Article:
The case for community-based marketing in 2021
It would be easy to blame the pandemic or the resulting reduced budgets for the weak B2B marketing efforts, but the uncomfortable truth is that traditional marketing tactics are becoming outdated and ineffective and need to be updated.
When every B2B marketer is following the same game book, it's time to create a new game. Community-based marketing (CBM) can be that game.
Digital communities have seen an upswing in the past few months. Introducing CBM into your strategy can help you attract the attention, action, and loyalty of prospects and customers.
What is community-based marketing and why is it now?
We are now all very familiar with the concept of account-based marketing (ABM). So where does CBM fit in?
Community-based marketing leverages the common connections you find in a professional community. People in these communities are brought together through a collective practice or area of expertise, and CBM leverages these connections to build closer and more valuable relationships with prospective clients and customers.
At a time when we all suffer a little from human connection, both in our personal and professional lives, the need to feel part of a group is stronger than it could otherwise be. Digital communities are an opportunity to share ideas, ask questions, get support, and build relationships – at a time when it is so important.
When you consider how busy channels like email, social ads, and paid search are, you can easily see why it's time to explore a new road. And as it gets harder and harder to get the click-through rates you want, ad spend gets more and more expensive.
Where in the marketing funnel does CBM fit?
The stages of interest, consideration, and desire of the marketing funnel are particularly good for community-based marketing.
CBM provides the opportunity to continue engaging with potential customers who have already expressed an interest in your offering, and to build your expertise, authority and credibility with your target audience.
Part of it is true to scale. Although B2C community marketing can work well with larger numbers, relationships in B2B are generally lower in volume but more valuable. It's important that your community has enough members to give it a natural impulse, but you should avoid getting them too loud or anonymous.
There is also the option of introducing CBM in the loyalty and advocacy phase. Identifying your key accounts and providing "concierge" levels of service and support can encourage customers to stay with you for extended periods of time and lead to referrals.
Make your CBM strategy a success
Several factors play a role in the success of your CBM strategy. Here are some areas to focus on.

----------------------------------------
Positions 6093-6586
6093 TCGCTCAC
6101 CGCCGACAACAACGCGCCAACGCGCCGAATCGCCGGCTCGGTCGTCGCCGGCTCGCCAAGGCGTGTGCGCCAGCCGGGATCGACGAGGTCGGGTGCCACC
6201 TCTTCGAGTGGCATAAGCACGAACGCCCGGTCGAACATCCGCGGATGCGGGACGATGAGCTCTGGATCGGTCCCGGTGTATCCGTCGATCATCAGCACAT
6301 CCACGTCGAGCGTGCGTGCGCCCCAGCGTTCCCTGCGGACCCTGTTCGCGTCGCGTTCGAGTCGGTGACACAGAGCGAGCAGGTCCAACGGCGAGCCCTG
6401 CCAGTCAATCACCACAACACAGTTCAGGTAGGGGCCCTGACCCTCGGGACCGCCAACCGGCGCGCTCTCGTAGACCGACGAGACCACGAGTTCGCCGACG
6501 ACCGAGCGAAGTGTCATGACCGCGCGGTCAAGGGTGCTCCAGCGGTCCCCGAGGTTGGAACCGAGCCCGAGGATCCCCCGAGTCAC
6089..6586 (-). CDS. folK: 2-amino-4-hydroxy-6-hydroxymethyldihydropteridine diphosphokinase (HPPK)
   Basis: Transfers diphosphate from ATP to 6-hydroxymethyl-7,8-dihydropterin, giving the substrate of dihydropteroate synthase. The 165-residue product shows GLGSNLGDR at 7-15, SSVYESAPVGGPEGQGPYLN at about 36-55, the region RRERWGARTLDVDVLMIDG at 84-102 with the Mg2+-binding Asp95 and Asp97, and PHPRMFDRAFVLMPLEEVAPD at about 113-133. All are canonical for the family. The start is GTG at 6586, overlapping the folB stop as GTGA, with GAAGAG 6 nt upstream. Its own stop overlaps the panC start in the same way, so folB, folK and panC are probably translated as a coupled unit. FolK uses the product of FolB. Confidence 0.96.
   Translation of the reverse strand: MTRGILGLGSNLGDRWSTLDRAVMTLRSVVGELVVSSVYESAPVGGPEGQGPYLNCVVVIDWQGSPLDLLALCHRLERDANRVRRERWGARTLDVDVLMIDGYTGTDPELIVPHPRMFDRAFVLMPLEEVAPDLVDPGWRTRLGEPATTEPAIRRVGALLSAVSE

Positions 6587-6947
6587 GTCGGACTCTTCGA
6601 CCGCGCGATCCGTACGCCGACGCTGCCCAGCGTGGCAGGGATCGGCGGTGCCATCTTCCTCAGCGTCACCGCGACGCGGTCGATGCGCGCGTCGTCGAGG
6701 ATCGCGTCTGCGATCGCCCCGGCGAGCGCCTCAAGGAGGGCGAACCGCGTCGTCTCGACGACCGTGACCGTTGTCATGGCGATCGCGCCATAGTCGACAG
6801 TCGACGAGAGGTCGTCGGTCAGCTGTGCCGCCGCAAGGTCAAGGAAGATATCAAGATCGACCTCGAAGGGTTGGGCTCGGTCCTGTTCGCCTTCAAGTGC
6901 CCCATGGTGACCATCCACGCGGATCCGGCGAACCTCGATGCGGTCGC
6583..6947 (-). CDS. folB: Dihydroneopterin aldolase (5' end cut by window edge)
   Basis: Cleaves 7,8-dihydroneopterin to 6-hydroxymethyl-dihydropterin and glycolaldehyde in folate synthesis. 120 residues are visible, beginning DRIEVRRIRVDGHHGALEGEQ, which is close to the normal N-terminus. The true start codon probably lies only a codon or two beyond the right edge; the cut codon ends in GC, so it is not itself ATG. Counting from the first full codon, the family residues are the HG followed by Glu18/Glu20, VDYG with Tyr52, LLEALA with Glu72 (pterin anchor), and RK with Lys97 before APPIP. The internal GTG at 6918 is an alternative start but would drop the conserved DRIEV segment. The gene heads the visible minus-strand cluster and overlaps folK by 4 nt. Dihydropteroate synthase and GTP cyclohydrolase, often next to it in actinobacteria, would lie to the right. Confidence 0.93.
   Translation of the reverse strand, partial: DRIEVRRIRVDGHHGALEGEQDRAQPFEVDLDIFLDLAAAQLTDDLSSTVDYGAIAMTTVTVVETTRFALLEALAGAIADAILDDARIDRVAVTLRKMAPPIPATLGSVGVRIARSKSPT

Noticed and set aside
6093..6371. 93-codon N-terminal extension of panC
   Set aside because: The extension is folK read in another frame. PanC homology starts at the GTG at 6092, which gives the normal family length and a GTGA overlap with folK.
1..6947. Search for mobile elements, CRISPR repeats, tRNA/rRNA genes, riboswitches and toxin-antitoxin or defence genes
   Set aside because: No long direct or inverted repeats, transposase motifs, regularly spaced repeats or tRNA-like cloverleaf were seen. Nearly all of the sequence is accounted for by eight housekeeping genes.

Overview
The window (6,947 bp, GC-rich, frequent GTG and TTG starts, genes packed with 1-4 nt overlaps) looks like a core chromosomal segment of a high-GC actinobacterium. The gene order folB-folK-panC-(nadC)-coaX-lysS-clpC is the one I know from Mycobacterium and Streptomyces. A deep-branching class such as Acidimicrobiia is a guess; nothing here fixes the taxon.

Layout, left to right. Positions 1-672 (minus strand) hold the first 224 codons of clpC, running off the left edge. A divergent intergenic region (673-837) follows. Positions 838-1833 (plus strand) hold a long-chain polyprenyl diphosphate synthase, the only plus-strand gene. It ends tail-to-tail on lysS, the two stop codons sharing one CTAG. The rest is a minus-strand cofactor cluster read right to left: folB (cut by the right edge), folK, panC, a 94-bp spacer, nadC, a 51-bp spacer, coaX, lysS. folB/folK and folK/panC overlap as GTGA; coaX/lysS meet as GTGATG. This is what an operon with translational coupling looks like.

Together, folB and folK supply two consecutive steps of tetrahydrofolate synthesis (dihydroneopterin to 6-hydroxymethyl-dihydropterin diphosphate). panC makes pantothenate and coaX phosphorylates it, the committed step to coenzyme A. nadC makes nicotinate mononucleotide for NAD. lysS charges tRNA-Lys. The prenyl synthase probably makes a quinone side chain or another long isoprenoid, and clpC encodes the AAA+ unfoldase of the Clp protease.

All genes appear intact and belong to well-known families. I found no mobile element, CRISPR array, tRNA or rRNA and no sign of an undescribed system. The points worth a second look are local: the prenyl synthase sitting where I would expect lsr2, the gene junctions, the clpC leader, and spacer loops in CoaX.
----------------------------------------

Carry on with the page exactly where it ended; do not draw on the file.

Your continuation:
Choose the right group host
The importance of choosing the right community leader cannot be emphasized enough.
To attract and retain the right community members, as well as foster the right types of conversation, you need someone older and influential. But don't overlook softer skills. Your administrator should be resilient and confident while also showing a lot of empathy and knowing when to step in and when to step back.
It's also a good idea to choose someone who is familiar with the technology you have chosen, which brings me to the next point.
Choose the right platform
There's no such thing as a proper platform, but factors to consider include your industry, the size of your target audience, the size of your business, and the type of culture you want to cultivate.
Large platforms like LinkedIn, for example, can feel anonymous and impersonal, while companies in niche areas may want to investigate specific models like Substack (for writers) or Patreon (for artists).
For communities that are in between sizes, open source software and ready-to-use mobile-first platforms offer a risk-free, low-cost option to get your B2B community off the ground.
Curate, not dictate
There is a fine line between a well-organized and a suffocated environment. The most successful communities feel "possessed" by the community itself. It's okay to control the conversation when needed, but it's important not to try to dominate the conversation.
This equilibrium happens over time, not overnight. With the right people, you should begin to see your community members bring up their own ideas, questions, and opinions.
Be consistent and persistent
To get into a rhythm, post consistently in your community – especially in the early stages. For example, if you dedicate certain days of the week to certain posts, greet new members or conduct interviews or discussions, you can provide good impetus.
With long periods of drought with no content, new members could question the longevity of the group, while sudden spurts of activity could feel overwhelming to busy professionals struggling to keep up with new news.
Above all, perseverance is a tool that you will want to keep in your armory. It can take a while for a group to get started because you need to build trust and make people comfortable and confident enough to open up.
When you invest that time and energy, a truly valuable community will emerge – both for you and your members.
More resources on community-based marketing
How to expand your professional network in the digital-only era
Effects of COVID-19 on B2B tech marketers' channel strategies in 2021
Five tips to improve the B2B customer experience to generate more sales